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Senior debt: A growing threat to retirement security

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senior_woman_debtWhen you count up how much money you have saved for retirement, do you factor your debt into the calculation?

Coming to terms with debt has become a major part of retirement planning. A study released earlier this year by the Employee Benefit Research Institute (EBRI) found that debt levels among older Americans have grown to a disturbing degree over the years, enough that they now pose a serious threat to retirement security.

Senior debt crippling retirement security

Here are some of the EBRI findings that document how debt has become an increased threat to retirement security:

  1. In 1992, 51.5 percent of families aged 55 and over had debt. By 2016, that number had soared to 68 percent.

  2. Senior debt is not just a low-income problem. In fact, higher-income older families are more likely to have debt than lower-income older families.

  3. These are often not just minor debt levels. The average amount owed by a family aged 55 and over with debt is $76,679.

  4. For older families, debt payments eat up an average of 8.2 percent of their income. Among older families with debt, nearly 1 in 14 is swamped by debt payments representing 40 percent of income or more.

  5. Older families today are less likely to have paid off their homes than in the past. Fully 40 percent of families aged 55 and over still have housing debt, compared with just 24 percent in 1992.

  6. Credit card debt -- which is a particularly expensive form of debt -- has grown as a problem for older Americans. Now, 38 percent of families aged 55 and over have credit card debt, up from 31 percent in 1992.

Best senior citizen debt help -- prevention

If you don't want your retirement years to include sweating over how to make monthly debt payments, there are a number of things you can do to reduce the debt burden you will have in later years. Here are some senior citizen debt relief tips for those preparing for retirement, which can also help those who have already retired.

  1. Work up a pre-retirement budget
    There needs to be a transition between your lifestyle in your peak-earning years and your retirement lifestyle. A decade or so before you plan to retire, try to live by a pre-retirement budget. The idea is to get used to a lifestyle with a more limited income and a budget that makes debt reduction a priority.

  2. Balance debt reduction with retirement saving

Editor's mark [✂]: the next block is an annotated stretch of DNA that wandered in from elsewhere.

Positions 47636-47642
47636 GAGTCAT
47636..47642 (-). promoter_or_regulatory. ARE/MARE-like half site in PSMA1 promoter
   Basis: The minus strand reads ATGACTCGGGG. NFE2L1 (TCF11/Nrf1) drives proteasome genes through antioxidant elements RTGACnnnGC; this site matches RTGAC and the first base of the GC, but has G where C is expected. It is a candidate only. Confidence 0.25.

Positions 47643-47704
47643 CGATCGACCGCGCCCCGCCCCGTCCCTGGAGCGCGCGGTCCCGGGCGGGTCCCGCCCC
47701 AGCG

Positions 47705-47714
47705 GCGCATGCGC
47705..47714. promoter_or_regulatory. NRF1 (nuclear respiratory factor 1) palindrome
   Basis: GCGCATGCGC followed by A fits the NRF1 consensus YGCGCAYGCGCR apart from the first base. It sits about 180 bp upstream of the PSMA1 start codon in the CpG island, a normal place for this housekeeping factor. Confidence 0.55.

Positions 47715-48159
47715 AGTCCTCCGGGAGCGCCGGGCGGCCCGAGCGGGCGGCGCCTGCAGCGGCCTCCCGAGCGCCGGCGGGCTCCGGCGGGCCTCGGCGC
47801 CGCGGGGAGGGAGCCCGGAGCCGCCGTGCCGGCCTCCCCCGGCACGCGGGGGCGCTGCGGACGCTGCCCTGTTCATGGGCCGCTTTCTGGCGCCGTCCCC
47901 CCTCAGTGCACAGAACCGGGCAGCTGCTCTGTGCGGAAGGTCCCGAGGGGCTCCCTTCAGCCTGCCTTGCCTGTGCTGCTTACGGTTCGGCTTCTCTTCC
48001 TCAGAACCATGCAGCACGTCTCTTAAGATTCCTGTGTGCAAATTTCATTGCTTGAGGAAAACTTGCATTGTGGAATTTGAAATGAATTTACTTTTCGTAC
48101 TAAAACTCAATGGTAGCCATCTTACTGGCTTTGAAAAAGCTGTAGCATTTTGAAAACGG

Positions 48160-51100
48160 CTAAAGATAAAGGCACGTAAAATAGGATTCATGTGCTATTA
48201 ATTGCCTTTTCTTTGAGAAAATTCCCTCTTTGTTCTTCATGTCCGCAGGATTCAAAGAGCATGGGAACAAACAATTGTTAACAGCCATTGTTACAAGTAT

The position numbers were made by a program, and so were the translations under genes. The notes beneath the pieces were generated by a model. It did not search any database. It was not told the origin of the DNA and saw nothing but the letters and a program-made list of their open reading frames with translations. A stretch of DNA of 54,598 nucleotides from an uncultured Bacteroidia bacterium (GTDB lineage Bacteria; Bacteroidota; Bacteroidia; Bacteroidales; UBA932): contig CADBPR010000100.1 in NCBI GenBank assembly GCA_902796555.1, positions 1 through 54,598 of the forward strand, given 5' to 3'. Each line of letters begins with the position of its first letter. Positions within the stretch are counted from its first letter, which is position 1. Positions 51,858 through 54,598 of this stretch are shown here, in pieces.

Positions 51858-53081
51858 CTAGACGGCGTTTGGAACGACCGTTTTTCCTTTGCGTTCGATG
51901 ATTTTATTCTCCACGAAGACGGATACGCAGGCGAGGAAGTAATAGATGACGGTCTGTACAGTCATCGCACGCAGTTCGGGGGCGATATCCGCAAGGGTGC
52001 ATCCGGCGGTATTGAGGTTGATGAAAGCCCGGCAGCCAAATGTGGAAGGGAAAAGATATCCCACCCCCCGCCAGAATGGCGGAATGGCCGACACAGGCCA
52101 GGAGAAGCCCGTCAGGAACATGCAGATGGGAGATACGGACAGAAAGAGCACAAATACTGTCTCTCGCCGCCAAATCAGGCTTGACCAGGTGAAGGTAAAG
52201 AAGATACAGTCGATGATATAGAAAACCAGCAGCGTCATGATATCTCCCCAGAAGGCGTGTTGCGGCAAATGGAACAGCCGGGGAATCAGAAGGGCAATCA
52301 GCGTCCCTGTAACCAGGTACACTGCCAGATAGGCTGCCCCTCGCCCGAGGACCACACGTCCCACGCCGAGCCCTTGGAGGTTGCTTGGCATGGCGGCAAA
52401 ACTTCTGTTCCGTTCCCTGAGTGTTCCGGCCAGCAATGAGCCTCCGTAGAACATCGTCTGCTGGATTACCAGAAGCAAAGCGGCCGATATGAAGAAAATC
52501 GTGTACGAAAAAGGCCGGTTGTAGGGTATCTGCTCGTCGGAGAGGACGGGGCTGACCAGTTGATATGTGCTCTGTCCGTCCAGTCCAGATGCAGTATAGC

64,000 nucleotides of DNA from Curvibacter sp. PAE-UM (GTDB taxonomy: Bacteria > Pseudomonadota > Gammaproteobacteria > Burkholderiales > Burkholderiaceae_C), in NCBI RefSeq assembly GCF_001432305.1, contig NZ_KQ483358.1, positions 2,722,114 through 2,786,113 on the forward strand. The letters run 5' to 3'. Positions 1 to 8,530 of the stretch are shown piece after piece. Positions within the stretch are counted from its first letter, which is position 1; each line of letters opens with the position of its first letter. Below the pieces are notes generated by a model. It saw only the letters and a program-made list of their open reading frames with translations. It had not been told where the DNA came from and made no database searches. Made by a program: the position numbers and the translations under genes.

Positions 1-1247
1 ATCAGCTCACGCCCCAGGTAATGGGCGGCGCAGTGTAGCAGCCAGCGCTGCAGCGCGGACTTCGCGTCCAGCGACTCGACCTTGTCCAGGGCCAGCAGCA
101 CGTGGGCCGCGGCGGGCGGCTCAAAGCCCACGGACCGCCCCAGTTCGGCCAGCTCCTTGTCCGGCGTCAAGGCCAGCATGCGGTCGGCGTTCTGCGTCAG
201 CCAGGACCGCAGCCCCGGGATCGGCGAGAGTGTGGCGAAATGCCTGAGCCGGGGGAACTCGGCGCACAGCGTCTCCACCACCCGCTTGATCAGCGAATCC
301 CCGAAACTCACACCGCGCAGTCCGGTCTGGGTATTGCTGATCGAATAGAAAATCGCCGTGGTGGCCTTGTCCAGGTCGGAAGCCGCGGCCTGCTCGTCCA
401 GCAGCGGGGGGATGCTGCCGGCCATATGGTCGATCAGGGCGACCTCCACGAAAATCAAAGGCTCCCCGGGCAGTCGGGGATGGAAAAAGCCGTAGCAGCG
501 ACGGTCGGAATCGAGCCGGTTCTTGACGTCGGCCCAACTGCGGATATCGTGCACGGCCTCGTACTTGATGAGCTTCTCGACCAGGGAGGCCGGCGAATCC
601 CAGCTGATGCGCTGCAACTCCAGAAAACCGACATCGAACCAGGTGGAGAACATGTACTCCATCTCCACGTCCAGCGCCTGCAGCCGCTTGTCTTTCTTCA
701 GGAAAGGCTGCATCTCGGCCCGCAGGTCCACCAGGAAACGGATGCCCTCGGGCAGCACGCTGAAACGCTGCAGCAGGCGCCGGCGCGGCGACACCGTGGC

Is it better to put your money toward debt reduction or toward retirement saving? It's a complicated question. In many cases, the interest on debt exceeds what investments would earn, so debt reduction may be more cost effective. On the other hand, retirement saving often has tax advantages that may increase the value of those dollars. The best approach is balance -- work toward a zero-debt goal, but not at the total exclusion of retirement saving.

  3. Factor debt into your retirement planning
    Retirement planning calculations too often focus just on retirement savings, but you also have to account for debt. For example, suppose you and your neighbor each have a balance of $500,000 in your 401(k). Now suppose you have $100,000 in debt and your neighbor doesn't. You'd have to say your neighbor is better prepared for retirement than you are, despite equal savings levels.

    If you are several years away from retirement, factor in debt by simply subtracting it from any savings level you use for planning purposes. If you are in or close to retirement, factor in debt by including debt payments in your retirement spending budget.

  4. Don't use your house as a piggy bank
    Traditionally, the family home was a key retirement asset, providing housing that was largely already paid for and a store of value that could be liquidated to provide a supplement to retirement funds. The popularity of home equity loans has diminished this store of value, to the detriment of retirement wealth. Be wary of borrowing against your home for anything that doesn't have clear, long-term value.

  5. Consider working longer
    A significant debt burden may be a clue that you will have to postpone retirement in favor of a few more years of earning income dedicated to debt reduction.

  6. Seek objective counseling
    The National Foundation for Credit Counseling can help you find qualified help with issues like reverse mortgages and debt protection for seniors.

Debt reduction is every bit as much a part of retirement planning as building a nest egg. There are things older Americans can do to get debt help, but perhaps the key to senior citizen debt relief is to attack your debt situation before you reach retirement age.

More resources - if you have credit card debt

Calculator -- Credit card payoff calculator

Calculator -- Should I switch to a lower-interest credit card?

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